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Oil Drops Below $58
Energy

Oil Drops Below $58

Benchmark US oil prices extended losses below $58 a barrel as the International Energy Agency cut its global demand forecast for the fourth time in five months.

West Texas Intermediate (WTI) crude capped a weekly decline of 12 percent while Brent lost 10 percent, Bloomberg said in a report.

Brent for January settlement slid $1.83, or 2.9 percent, to $61.85 a barrel on the London-based ICE Futures Europe exchange, the lowest since July 2009. Prices are down 44 percent in 2014. Brent traded $4.04 higher than WTI on the ICE, up from $3.73.

The International Energy Association (IEA) reduced its estimate for oil demand growth in 2015 by 230,000 barrels a day, the agency said in a report today. US output, already at a three-decade high, will continue to rise in 2015, the IEA said.

“In the short term, supply is still stronger than demand,” said Gareth Lewis-Davies, a London-based analyst at BNP Paribas SA. “We are going to see further inventory builds in the first half, hence the realization of further pressure on oil prices.”

Both benchmarks have collapsed about 20 percent since Nov. 26, the day before the OPEC agreed to leave its production limit unchanged at 30 million barrels a day. Saudi Arabia, Iraq and Kuwait this month deepened discounts on shipments to Asia, bolstering speculation that they are fighting for market share.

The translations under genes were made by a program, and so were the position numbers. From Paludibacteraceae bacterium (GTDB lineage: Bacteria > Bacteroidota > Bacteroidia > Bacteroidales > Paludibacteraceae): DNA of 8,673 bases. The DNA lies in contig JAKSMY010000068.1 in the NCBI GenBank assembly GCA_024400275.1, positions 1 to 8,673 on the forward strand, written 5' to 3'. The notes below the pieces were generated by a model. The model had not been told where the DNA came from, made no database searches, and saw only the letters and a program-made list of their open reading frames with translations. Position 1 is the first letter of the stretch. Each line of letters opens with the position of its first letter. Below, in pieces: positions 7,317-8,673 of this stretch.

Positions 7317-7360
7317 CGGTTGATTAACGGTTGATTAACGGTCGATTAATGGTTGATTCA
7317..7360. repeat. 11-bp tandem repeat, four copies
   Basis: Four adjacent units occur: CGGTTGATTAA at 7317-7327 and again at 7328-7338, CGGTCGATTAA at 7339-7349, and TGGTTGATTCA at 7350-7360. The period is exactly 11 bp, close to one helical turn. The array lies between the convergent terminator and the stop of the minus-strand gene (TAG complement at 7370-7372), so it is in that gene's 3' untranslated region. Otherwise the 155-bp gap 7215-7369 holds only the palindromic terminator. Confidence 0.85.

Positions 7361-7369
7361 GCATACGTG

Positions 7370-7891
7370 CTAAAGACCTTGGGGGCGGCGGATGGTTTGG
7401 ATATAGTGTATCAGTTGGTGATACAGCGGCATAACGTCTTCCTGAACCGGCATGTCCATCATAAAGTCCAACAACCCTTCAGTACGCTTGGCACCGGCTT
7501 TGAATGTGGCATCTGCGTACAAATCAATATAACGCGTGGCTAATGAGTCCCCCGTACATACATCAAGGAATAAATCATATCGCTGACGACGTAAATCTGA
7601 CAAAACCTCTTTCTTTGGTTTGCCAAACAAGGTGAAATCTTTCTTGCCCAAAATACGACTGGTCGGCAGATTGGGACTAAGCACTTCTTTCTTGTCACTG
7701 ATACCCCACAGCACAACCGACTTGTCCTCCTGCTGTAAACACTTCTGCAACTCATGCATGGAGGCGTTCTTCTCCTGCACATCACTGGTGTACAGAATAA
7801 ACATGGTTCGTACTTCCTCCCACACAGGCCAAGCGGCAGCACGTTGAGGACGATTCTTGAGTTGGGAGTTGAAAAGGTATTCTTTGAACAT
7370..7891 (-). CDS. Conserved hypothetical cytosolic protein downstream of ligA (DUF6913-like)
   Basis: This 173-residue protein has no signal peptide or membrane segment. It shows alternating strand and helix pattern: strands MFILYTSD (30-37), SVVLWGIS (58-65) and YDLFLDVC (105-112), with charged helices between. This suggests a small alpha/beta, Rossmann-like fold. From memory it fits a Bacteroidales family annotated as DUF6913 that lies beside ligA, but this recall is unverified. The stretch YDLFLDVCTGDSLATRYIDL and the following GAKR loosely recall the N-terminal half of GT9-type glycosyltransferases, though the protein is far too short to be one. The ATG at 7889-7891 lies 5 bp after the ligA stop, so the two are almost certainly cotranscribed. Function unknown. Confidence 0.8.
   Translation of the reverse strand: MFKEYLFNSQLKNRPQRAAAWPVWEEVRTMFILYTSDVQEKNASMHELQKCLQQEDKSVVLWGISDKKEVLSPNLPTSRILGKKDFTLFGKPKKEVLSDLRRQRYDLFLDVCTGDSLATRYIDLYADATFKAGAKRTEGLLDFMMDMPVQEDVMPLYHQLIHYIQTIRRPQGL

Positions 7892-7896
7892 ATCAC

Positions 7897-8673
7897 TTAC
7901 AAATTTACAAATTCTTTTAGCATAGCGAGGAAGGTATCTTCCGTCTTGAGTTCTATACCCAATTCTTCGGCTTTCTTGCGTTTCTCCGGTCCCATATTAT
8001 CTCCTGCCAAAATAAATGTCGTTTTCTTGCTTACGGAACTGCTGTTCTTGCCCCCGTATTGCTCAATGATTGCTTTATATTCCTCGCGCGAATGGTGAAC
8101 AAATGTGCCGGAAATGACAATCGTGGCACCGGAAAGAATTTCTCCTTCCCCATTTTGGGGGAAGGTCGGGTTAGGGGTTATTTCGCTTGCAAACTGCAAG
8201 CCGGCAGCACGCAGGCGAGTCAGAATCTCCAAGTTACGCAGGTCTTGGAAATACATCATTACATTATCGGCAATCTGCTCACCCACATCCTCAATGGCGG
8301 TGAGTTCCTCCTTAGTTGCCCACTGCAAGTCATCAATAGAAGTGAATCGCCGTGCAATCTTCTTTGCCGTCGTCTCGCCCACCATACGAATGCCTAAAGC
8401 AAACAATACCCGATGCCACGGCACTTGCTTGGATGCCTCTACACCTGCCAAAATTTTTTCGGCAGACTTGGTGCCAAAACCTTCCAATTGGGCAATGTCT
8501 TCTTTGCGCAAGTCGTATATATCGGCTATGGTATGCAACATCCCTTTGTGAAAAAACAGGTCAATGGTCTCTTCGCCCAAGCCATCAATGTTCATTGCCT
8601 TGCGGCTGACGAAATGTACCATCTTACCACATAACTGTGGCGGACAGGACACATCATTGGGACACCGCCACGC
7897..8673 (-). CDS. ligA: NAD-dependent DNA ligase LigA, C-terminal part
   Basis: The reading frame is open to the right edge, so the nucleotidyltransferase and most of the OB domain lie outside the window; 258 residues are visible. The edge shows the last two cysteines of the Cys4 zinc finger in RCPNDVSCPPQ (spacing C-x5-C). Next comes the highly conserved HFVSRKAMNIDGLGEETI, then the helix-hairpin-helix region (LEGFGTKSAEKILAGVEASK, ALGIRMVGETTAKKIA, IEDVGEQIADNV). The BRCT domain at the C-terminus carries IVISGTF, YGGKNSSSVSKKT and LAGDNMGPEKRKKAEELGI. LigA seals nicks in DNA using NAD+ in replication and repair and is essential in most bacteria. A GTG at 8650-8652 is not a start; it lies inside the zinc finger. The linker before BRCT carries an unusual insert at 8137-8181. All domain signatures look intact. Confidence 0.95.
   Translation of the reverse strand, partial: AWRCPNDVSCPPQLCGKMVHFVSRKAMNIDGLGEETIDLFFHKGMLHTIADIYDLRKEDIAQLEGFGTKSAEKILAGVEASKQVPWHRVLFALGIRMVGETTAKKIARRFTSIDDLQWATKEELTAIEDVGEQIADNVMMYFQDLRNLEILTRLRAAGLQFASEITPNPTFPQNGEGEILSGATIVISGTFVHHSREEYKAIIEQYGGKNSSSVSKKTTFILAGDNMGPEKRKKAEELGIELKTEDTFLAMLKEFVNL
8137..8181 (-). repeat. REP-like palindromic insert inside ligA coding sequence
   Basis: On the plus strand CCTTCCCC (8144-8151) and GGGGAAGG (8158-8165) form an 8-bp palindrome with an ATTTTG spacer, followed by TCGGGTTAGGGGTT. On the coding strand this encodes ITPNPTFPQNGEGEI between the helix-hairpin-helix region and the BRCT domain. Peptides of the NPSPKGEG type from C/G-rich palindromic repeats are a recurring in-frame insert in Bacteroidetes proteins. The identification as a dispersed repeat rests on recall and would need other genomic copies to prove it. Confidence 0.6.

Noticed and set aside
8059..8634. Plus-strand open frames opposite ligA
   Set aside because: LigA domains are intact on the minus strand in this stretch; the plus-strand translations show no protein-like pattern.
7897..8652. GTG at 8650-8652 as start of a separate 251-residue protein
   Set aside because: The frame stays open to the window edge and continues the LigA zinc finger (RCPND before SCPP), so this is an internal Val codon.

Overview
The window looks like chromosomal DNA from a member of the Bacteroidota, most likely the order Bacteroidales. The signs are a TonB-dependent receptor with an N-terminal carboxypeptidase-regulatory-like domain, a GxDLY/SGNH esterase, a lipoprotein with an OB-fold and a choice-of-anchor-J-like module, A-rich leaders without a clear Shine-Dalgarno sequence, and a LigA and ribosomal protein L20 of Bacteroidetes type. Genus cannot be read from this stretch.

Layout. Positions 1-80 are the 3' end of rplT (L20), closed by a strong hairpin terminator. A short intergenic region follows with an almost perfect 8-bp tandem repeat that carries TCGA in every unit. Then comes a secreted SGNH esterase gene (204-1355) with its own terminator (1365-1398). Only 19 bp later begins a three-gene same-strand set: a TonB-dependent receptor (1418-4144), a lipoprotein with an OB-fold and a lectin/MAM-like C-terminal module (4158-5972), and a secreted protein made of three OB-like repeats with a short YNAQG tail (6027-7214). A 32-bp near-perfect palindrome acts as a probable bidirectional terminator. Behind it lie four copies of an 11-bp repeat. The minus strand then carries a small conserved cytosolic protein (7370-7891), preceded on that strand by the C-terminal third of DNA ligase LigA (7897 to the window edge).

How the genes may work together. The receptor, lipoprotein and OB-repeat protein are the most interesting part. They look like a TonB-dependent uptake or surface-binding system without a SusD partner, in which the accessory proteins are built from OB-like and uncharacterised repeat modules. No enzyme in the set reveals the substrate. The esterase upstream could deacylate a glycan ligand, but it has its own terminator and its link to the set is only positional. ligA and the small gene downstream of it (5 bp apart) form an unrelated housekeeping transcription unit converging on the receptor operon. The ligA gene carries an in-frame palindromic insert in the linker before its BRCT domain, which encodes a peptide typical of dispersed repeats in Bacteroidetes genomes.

Negative Momentum

Speculation is mounting that crude prices could crash to $55 by the next week. “By taking out $58, oil is moving towards the next target $55,” said Phil Flynn, senior market analyst at the Price Futures Group in Chicago. “It’s such an emotional selloff, and the even numbers are going to be the magic numbers.”

“We are in for lower prices for the foreseeable future,” said Tariq Zahir, a New York-based commodity fund manager at Tyche Capital Advisors. “The Saudis do not want to make any kind of cut whatsoever. You are really getting into a price war.”

However, the IEA, the Paris-based adviser to 29 nations, boosted projections for supplies outside OPEC in 2015 by 200,000 barrels a day, forecasting output will expand by 1.3 million barrels a day to 57.8 million a day. Production rising faster than demand could strain some nations’ ability to store oil by the middle of next year, it predicted.

The IEA cut projections for the amount of crude OPEC will need to provide next year by 300,000 barrels a day to 28.9 million. OPEC gave the same forecast, the lowest since 2003, in its monthly report on Dec. 10.

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